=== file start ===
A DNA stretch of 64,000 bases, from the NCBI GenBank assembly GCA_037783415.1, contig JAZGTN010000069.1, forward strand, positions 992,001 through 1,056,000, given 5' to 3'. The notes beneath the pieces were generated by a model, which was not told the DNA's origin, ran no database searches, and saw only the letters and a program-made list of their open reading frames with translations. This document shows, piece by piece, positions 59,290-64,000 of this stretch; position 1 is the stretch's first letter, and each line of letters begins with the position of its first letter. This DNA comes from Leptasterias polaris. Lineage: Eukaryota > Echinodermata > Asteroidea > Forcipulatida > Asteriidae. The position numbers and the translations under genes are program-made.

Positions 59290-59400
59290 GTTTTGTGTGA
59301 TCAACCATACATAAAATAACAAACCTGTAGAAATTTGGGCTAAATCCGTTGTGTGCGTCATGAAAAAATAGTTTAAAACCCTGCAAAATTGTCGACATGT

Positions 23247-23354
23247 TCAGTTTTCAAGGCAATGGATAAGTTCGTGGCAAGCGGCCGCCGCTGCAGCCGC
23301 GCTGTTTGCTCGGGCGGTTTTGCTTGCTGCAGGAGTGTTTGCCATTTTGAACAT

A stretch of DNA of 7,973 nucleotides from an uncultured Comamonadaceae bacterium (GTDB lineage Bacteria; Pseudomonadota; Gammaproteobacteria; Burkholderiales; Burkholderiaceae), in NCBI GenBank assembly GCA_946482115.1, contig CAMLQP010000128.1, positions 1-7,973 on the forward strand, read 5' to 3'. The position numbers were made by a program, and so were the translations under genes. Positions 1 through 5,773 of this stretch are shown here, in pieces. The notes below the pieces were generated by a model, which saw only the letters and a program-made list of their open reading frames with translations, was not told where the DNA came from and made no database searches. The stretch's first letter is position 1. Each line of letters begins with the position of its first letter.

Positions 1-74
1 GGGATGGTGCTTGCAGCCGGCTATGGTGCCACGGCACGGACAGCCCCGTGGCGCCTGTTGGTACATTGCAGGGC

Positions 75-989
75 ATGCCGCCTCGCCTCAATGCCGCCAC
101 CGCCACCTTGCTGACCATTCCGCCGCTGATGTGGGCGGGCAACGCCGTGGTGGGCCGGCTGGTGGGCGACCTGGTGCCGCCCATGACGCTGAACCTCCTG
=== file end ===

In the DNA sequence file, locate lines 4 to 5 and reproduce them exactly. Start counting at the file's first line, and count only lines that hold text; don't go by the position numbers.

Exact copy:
59301 TCAACCATACATAAAATAACAAACCTGTAGAAATTTGGGCTAAATCCGTTGTGTGCGTCATGAAAAAATAGTTTAAAACCCTGCAAAATTGTCGACATGT

Positions 23247-23354